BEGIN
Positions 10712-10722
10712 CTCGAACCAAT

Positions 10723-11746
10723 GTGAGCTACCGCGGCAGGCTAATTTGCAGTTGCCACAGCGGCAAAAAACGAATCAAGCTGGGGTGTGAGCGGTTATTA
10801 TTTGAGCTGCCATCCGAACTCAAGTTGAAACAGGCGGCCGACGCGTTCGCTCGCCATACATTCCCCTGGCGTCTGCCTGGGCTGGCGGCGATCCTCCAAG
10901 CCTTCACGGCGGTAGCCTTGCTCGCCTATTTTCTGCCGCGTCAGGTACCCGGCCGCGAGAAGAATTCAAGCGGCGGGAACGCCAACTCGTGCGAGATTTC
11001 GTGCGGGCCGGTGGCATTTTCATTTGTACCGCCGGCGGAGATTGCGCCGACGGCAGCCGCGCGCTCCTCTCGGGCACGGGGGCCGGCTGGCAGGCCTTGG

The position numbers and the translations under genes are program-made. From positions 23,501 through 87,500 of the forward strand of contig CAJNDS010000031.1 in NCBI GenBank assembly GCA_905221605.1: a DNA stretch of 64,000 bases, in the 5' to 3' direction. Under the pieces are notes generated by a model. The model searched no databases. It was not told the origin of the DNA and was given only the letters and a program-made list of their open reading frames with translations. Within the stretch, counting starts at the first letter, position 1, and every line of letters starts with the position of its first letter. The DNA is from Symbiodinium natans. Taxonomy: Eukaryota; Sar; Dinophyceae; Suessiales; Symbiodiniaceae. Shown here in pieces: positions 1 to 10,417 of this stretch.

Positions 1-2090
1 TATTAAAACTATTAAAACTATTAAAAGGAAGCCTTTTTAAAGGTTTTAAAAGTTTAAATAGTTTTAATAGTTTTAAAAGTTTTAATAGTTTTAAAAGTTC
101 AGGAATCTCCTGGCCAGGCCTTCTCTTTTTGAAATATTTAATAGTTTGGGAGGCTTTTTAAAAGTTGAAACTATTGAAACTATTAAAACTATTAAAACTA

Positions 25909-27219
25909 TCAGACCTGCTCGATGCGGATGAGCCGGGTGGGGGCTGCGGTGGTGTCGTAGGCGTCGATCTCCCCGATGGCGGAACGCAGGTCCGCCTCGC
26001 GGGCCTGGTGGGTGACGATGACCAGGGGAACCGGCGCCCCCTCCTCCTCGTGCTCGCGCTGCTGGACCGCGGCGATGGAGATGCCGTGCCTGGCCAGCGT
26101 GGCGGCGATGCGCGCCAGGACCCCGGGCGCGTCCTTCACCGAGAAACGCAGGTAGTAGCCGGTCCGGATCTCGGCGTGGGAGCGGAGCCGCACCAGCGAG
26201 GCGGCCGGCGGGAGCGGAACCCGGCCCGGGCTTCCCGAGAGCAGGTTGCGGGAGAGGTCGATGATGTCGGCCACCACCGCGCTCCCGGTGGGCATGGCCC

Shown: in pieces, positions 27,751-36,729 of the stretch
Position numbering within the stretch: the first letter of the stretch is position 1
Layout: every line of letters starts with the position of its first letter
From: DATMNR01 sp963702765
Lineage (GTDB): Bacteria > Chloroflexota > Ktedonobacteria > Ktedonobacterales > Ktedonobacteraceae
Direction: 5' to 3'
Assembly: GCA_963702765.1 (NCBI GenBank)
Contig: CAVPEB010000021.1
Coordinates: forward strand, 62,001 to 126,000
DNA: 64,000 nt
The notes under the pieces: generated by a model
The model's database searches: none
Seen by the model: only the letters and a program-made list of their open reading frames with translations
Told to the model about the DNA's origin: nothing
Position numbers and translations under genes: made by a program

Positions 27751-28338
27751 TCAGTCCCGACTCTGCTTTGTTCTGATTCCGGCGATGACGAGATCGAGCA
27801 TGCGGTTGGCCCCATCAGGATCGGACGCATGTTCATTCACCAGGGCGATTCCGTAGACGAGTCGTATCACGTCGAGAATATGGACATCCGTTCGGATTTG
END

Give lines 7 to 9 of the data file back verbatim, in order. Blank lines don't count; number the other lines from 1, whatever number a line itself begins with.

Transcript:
11001 GTGCGGGCCGGTGGCATTTTCATTTGTACCGCCGGCGGAGATTGCGCCGACGGCAGCCGCGCGCTCCTCTCGGGCACGGGGGCCGGCTGGCAGGCCTTGG

The position numbers and the translations under genes are program-made. From positions 23,501 through 87,500 of the forward strand of contig CAJNDS010000031.1 in NCBI GenBank assembly GCA_905221605.1: a DNA stretch of 64,000 bases, in the 5' to 3' direction. Under the pieces are notes generated by a model. The model searched no databases. It was not told the origin of the DNA and was given only the letters and a program-made list of their open reading frames with translations. Within the stretch, counting starts at the first letter, position 1, and every line of letters starts with the position of its first letter. The DNA is from Symbiodinium natans. Taxonomy: Eukaryota; Sar; Dinophyceae; Suessiales; Symbiodiniaceae. Shown here in pieces: positions 1 to 10,417 of this stretch.

Positions 1-2090